Prev Witness for Peace
Guatemala 2000
A photo journal by David Booth

Day 8 Part 2 - Meeting with refugee Don Nicolas on Nuevo Mexico’s land problem

In the afternoon we met again with Don Nicolas, Vice President of the Farmers' Cooperative, this time to learn more about Nuevo Mexico’s land problem.  We had been hearing about it frequently for the past two days, and wanted to understand it more.   The village of Nuevo Mexico was formed by returned refugees on land that was "sold" to them by the Guatemalan government under a loan that they are required to repay. But the villagers do not have the money to be able to pay for it.  Furthermore, they do not feel that they should pay for it, because they were forced off of their own land years ago when they originally became refugees. But they cannot return to their own land because there are other people living there now, who also have nowhere else to go.  

Don Nicolas, Vice President of the Farmer's Cooperative in Nuevo Mexico, On the Land Problem
March 5, 2000
(Translated and transcribed by Roberta Borgonovo)

Don Nicolas, Vice President of the Farmer's Cooperative
Don Nicolas, Vice President of the Farmer's Cooperative.

The Land Commission is an organization of returned refugees who lived in Mexico for 13 years. We returned to Guatemala with the hope that we would have been given back the land that we owned prior to the war. After having accepted the fact that we cannot get that land back, we have been concentrating our efforts on owning the land in Nuevo Mexico. The government bought this land from private owners, and it was then “given” to the returned refugees for nine million quetzals of debt. [About $1 million USD.] For almost four years we have been fighting with the government to find a better solution because everyone in the community is worried about the debt and is afraid not to have anything to give to their children.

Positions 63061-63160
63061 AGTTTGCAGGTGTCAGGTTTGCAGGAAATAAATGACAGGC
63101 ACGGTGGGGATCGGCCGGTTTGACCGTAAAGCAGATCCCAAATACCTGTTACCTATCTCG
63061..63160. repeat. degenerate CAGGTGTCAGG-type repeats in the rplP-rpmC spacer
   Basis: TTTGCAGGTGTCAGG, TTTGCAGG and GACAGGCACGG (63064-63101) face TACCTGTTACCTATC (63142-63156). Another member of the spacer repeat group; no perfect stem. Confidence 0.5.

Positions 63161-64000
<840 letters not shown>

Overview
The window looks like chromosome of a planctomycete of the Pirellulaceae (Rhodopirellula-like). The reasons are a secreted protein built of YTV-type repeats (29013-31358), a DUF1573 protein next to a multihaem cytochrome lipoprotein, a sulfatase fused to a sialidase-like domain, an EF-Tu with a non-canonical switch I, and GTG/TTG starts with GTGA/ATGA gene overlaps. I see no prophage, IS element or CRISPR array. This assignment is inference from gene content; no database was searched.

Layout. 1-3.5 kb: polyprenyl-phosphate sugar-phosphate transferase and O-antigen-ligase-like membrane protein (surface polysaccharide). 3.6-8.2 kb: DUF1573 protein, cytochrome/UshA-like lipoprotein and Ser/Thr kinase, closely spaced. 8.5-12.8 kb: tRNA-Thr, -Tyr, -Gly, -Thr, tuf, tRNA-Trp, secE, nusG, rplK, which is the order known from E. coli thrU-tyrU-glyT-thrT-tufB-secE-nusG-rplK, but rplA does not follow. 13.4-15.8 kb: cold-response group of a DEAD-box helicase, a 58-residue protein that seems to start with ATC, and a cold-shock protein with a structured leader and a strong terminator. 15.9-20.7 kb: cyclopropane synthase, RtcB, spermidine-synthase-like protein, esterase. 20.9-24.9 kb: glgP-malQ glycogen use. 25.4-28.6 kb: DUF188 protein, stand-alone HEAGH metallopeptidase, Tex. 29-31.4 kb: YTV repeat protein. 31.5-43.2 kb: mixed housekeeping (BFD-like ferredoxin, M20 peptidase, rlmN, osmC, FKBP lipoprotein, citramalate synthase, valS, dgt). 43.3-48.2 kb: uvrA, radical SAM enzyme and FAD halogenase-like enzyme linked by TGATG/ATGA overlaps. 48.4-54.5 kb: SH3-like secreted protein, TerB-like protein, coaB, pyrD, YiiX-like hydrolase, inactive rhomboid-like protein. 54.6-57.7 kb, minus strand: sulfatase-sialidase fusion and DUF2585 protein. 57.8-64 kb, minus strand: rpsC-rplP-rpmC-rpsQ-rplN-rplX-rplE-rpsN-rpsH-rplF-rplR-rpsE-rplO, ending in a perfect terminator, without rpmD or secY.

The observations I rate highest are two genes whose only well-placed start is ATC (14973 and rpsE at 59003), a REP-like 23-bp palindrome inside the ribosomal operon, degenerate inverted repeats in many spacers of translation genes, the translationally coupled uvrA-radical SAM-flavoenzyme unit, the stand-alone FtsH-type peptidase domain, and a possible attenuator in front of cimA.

Don Nicolas and Catherine (1606.05 Kb)
Don Nicolas speaks as Catherine takes translation notes. 

Many campesinos are losing all hope and want to go back to the refugee camps in Mexico. They know that they cannot possibly pay all that money to the government.  At the most they could raise a quarter of the nine million quetzals -- a sum that they still consider unfair, since they did own land before and they have not been compensated for its loss.

A major problem is that the land is not very fertile and fertilizers cost a lot of money, money that they do not have. Furthermore, the crop that can generate the most income is coffee, while the ones that they need the most to sustain their families are corn and beans.

For the past few years, the Land Commission has also tried to raise its voice to the international community in order to receive some help or at least have their problems acknowledged. We realize that many other communities and countries are in even worse conditions than ours, but at least our reality should be known and not forgotten.

[End of meeting notes]

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